His opponent, Leibniz, orginated that still-touted argument that God would have been much wiser to build a self-correcting universe that didn’t require tinkering. But that only follows logically from his own scientific paradigm, based on a religious philosophy much different from Newton’s, in this case Deism.
In Deism the universe would be expected to display a completely seamless network of lawlike events because God governs it on entirely rational principles, and not at all on principles of free choice. There is no place for the arbitrary, or for miracles, in such a world of such a God – rather it is a perfectly executed clockwork automaton, and God is always “a God far off”. So to Leibniz this is “the best of all possible worlds” not because it is perfect, but because the God of Reason would necessarily make the best world he could “all things considered”, that is given the kind of engineering constraints known to human clockmakers.
Now perhaps you can see how none of these important paradigms actually agrees with the one underlying evolutionary thought. To the mediaeval Thomist, there is an essential discontinuity between each species of substance (notwithstanding secondary considerations like the “principle of plenitude”), because each was individually created by fiat. Miracle had a special place in God’s economy, and daily special providence was also an external teleological factor and thus contributed to the element of discontinuity in the cosmos. The unity of things was found only in God – and that fully discernible only through faith in Christ.
To Newton too, as a theist, as I’ve already said continuity in the cosmos was limited, despite the fundamental importance of law to his science. He too believed that creation cut across the interdependent “autonomy” of nature.
Leibniz might be thought to see the universe as a closed system. But not only was its original creation a complete exception to this (the clock did not make itself), but the ubiquity of rational law excluded chance as a factor, for chance is the opposite of reason.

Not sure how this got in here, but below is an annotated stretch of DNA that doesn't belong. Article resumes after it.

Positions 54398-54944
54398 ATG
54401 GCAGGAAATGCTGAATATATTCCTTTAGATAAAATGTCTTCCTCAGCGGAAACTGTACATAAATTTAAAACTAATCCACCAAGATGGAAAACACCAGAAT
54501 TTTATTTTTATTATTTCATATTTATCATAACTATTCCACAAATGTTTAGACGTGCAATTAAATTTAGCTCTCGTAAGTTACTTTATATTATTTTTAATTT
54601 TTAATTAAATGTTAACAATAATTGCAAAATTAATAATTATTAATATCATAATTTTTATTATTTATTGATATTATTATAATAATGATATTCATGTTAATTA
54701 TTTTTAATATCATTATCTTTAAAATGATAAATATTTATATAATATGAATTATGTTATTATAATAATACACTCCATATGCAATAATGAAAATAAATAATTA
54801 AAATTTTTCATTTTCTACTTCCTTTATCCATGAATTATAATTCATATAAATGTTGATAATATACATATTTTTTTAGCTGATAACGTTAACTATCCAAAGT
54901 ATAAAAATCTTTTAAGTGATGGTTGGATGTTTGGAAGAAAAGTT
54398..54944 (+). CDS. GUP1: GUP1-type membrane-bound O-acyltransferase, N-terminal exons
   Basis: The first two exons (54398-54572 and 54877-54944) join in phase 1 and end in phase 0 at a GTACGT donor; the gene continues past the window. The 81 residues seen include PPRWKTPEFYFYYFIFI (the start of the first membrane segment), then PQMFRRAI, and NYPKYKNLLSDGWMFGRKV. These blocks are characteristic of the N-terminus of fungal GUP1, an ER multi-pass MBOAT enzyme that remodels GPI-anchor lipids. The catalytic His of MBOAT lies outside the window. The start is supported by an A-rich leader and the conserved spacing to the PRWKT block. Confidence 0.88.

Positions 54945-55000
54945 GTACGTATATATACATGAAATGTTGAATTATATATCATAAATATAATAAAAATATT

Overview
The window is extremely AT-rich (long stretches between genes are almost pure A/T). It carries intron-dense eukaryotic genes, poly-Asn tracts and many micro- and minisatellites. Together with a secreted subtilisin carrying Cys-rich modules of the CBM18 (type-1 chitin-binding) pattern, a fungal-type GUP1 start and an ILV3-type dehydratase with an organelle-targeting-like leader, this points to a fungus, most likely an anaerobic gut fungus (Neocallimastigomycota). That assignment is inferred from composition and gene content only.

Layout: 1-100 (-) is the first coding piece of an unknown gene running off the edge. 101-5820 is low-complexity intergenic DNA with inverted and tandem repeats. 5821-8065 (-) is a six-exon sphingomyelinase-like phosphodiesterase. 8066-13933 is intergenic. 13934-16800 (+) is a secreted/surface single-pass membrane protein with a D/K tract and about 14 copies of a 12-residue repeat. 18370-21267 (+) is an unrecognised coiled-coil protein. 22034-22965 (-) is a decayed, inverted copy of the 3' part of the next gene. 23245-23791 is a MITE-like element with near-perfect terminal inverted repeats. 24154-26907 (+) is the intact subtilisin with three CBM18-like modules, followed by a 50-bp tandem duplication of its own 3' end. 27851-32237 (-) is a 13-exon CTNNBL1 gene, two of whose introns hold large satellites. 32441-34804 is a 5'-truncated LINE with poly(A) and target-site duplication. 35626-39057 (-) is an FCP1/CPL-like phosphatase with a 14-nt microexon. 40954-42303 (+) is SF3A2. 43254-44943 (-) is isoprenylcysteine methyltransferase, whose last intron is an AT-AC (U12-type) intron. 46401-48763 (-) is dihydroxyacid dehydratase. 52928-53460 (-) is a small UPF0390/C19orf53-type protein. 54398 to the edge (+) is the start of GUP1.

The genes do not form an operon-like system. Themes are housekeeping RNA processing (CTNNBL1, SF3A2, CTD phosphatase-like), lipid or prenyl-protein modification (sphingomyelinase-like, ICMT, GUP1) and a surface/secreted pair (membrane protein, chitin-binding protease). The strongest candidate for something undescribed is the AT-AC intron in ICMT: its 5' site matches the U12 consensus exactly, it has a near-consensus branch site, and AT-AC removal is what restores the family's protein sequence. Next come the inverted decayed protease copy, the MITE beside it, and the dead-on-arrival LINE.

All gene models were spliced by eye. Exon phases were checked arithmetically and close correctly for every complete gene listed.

In contrast, the modern evolutionary paradigm (and remember, that paradigm goes far beyond biology to a whole way of seeing the world) returns to Democritus or Epicurus in considering chance to be a creative process, something with which none of the aforementioned would concur – none saw chance as being beyond divine teleological providence or deterministic law. There is no good evidence that chance has any propensity for organisation, and good evidence that it has not.
Yet the evolutionary paradigm is not only inconsistent with previous science, but also with itself. I’ve recently pointed out that the concept of physical laws, divorced from its origin in God’s will, is hard put to it to stand scrutiny. Apart from the current empirical evidence that the cosmos came into being at the Big Bang, beyond any continuity of science or evolution, there is nothing within the paradigm to account for any cosmological origins apart from multiverse speculations that, even if granted, cannot allow an infinite regress of worlds. The same causal gap is evident in the origin of life and, to be frank, in the origin of any particular taxon one considers – evolutionary causal continuity is asserted primarily on the basis that it must be there: and it must be there why? Because the paradigm depends on such continuity as a philosophical axiom, originating from the “humanist” (so Jones) need to exclude God from the picture.
Just to expand on the last point a little, one may of course object that the progressive pattern seen in the fossil record (the nested heirarchy of the tree, bush or forest of life) leads to the certainty of evolutionary continuity, albeit that the actual record progresses invariably in stepwise manner – one just has to join the dots to reclaim the hypothetical links. But that certainty depends entirely on accepting the paradigm to begin with. The observed pattern is equally explicable (if one concedes the chronological reality of the geology) in terms of newly created but similar replacement forms (the planet becoming suited to each in turn), or individual creative “upgrades” to existing forms (which would account easily for the apparent retention of contingent genetic mutations as well as homologies). Or even evolutionary saltations of obscure origin.
The principle “Natura non facit saltum” (nature does not make jumps) was Linnaeus’s restatement of the old “principle of plenitude”, but it needs to be understood that to him and the others, God is not nature, but is not absent from it, and can do as he pleases: God is implicit within the paradigm.
Now, let us turn to the Christian theistic scientist of nowadays, who rejects the Aristotelian, Newtonian or Leibnizian paradigms but works comfortably within “modern science”, inclusive of evolution. We’ll say, on the basis of the chart in Jason Topp’s BioLogos piece, that he accepts the Scriptures as authoritative, the Incarnation and atonement of Christ, the Trinitarian God, and the creeds as being essential and sufficient for Christian faith. We may add, at least for many Evangelicals sympathetic to BioLogos, that he accepts also God’s providence in answering prayer, the changing of lives through the Holy Spirit and the working of miracles at least in biblical times, and perhaps now.